Body Mass Index Influences the Prognostic Impact

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Nov 28, 2017 - Sofie Björner1, Ann H. Rosendahl1, Maria Simonsson1, Andrea Markkula1, ...... findings are important since obesity is a global health concern.

Original Research published: 28 November 2017 doi: 10.3389/fendo.2017.00332

Body Mass index influences the Prognostic impact of combined nuclear insulin receptor and estrogen receptor expression in Primary Breast cancer Sofie Björner 1, Ann H. Rosendahl 1, Maria Simonsson1, Andrea Markkula1, Karin Jirström1, Signe Borgquist 1,2, Carsten Rose3, Christian Ingvar 4 and Helena Jernström1*  Faculty of Medicine, Department of Clinical Sciences Lund, Oncology and Pathology, Lund University, Lund, Sweden,  Clinical Trial Unit, Forum South, Skåne University Hospital, Lund, Sweden, 3 CREATE Health and Department of Immunotechnology, Lund University, Lund, Sweden, 4 Department of Clinical Sciences Lund, Surgery, Lund University, Skåne University Hospital, Lund, Sweden 1 2

Edited by: Rosamaria Lappano, University of Calabria, Italy Reviewed by: Maria Marino, Università degli Studi Roma Tre, Italy Luca De Toni, Università degli Studi di Padova, Italy *Correspondence: Helena Jernström [email protected] Specialty section: This article was submitted to Cancer Endocrinology, a section of the journal Frontiers in Endocrinology Received: 12 September 2017 Accepted: 09 November 2017 Published: 28 November 2017 Citation: Björner S, Rosendahl AH, Simonsson M, Markkula A, Jirström K, Borgquist S, Rose C, Ingvar C and Jernström H (2017) Body Mass Index Influences the Prognostic Impact of Combined Nuclear Insulin Receptor and Estrogen Receptor Expression in Primary Breast Cancer. Front. Endocrinol. 8:332. doi: 10.3389/fendo.2017.00332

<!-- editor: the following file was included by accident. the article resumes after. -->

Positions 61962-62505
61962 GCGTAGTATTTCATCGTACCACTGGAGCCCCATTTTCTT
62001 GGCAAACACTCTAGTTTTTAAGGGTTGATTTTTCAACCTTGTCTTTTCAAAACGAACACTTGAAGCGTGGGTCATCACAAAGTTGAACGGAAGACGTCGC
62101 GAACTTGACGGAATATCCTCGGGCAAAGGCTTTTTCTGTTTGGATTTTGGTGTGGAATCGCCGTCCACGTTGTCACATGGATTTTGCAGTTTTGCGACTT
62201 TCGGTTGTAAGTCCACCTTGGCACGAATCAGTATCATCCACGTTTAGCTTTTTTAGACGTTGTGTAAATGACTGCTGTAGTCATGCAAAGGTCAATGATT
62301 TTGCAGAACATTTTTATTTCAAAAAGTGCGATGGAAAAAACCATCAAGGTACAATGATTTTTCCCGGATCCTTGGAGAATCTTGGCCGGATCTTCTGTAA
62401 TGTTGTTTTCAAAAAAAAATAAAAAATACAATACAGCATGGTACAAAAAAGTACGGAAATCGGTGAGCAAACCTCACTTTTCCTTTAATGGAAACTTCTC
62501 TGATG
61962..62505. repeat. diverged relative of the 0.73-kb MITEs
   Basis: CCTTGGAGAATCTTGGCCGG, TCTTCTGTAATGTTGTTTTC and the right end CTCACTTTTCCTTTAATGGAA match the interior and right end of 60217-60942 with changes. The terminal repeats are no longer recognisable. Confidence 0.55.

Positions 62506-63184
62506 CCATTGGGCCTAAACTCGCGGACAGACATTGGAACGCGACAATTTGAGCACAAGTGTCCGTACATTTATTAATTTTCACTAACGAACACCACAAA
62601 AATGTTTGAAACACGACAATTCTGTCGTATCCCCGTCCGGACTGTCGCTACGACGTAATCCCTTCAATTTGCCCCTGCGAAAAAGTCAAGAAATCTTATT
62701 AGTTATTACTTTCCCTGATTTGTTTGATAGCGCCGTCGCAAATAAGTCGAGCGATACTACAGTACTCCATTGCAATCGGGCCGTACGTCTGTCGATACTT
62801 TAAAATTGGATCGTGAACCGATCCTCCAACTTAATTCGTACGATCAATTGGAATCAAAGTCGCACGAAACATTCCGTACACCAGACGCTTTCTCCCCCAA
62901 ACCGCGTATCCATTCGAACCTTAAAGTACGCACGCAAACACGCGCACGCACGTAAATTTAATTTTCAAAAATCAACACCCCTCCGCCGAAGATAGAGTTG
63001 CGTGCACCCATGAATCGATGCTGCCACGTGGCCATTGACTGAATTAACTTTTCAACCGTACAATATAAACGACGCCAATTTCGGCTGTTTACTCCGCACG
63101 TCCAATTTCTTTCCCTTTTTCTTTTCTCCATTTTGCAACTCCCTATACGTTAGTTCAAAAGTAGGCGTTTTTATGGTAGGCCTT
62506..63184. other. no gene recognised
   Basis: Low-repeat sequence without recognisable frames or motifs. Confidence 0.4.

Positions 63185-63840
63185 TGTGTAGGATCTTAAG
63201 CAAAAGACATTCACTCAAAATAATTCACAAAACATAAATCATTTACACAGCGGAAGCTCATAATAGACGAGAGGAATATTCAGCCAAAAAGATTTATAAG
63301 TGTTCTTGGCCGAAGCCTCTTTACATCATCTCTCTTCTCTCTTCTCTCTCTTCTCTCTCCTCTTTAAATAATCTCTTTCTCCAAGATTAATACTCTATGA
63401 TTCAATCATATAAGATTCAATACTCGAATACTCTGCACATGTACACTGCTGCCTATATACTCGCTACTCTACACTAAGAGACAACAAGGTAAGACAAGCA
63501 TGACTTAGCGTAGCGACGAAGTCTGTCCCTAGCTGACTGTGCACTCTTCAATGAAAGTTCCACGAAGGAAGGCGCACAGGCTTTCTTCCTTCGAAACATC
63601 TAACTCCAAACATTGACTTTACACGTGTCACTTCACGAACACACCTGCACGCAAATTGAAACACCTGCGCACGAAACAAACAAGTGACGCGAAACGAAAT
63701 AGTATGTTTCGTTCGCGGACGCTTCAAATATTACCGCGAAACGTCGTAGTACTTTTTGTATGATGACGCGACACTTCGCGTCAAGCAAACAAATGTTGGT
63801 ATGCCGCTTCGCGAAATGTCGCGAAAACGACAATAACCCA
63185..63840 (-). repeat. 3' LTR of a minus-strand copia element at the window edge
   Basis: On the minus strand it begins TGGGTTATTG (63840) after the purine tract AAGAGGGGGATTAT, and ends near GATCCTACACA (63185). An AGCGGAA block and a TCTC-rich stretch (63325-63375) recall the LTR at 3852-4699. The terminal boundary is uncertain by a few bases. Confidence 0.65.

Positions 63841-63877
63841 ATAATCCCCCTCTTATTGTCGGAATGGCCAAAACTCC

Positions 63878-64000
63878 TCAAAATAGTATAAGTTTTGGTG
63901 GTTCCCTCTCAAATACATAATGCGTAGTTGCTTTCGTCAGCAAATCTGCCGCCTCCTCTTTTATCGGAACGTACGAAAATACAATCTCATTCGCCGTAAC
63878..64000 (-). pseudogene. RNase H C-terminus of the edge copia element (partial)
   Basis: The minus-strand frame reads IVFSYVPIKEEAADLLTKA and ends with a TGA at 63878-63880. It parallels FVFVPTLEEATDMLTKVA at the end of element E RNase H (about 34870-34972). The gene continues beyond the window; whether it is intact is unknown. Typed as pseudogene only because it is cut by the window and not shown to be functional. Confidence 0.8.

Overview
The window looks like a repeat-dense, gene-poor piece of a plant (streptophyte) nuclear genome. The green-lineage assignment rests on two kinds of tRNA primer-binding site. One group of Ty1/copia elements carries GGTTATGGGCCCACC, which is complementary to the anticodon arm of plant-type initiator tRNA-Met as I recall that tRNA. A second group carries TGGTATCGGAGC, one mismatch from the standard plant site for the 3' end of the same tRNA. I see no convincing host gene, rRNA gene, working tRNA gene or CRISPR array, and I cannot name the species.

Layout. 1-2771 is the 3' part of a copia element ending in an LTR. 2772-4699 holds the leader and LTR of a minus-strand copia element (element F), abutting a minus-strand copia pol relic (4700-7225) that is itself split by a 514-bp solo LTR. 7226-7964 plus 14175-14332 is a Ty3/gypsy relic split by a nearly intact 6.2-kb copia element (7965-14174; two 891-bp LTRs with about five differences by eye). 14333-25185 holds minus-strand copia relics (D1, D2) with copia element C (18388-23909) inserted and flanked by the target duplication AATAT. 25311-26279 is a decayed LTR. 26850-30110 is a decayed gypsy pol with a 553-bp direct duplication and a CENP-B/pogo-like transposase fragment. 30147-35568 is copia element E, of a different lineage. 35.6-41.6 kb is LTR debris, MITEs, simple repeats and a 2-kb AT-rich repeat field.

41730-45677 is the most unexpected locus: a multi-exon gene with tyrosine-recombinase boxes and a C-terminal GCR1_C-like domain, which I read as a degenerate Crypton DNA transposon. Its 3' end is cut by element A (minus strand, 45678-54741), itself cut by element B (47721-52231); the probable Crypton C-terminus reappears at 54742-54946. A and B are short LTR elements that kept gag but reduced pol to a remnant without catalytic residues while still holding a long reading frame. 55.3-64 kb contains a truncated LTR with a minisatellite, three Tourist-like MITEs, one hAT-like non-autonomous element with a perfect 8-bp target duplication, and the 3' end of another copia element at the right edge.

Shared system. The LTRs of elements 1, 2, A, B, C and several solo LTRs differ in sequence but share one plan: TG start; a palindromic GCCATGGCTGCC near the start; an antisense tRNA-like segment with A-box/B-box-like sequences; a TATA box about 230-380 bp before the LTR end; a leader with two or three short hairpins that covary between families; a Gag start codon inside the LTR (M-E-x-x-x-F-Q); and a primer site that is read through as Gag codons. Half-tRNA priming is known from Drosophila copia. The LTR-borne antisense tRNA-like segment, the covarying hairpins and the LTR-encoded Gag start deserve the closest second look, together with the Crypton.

The prognostic importance of tumor-specific nuclear insulin receptor (InsR) expression in breast cancer is unclear, while membrane and cytoplasmic localization of InsR is better characterized. The insulin signaling network is influenced by obesity and may interact with the estrogen receptor α (ERα) signaling. The purpose was to investigate the interplay between nuclear InsR, ER, body mass index (BMI), and prognosis. Tumorspecific expression of nuclear InsR was evaluated by immunohistochemistry in tissue microarrays from 900 patients with primary invasive breast cancer without preoperative treatment, included in a population-based cohort in Sweden (2002–2012) in relation to prognosis. Patients were followed for up to 11 years during which 107 recurrences were observed. Nuclear InsR+ expression was present in 214 patients (23.8%) and increased with longer time between surgery and staining (P 10% of stained nuclei is still used in the clinic compared to the 1% cutoff that is used in other countries. The immunohistochemical staining was evaluated by two independent observers (SBj, AR) blinded to tumor characteristics and patient information. Reexamination was performed in case of discrepancy (1.5%) until consensus was reached. The evaluated tumors were divided into negative or any positive nuclear staining. In case of bilateral tumors, all scores were based on the same tumor when evaluating the combined nuclear, cytoplasmic and membrane InsR expression. The prognostic impact of the cytoplasmic and membrane InsR staining intensities have been reported previously (9).

RESULTS Correlations between Localization of InsR in Different Cellular Compartments and Year of Surgery

Figure  1A illustrates the distribution of nuclear InsR staining. There were 900 tumors (88.4%) with available nuclear InsR scores of which 214 (23.8%) tumors were positive for nuclear InsR. There was a significant association between longer TBSAS and positive nuclear staining: nuclear InsR+: 9.0  years (IQR 7.0–10.0, P 

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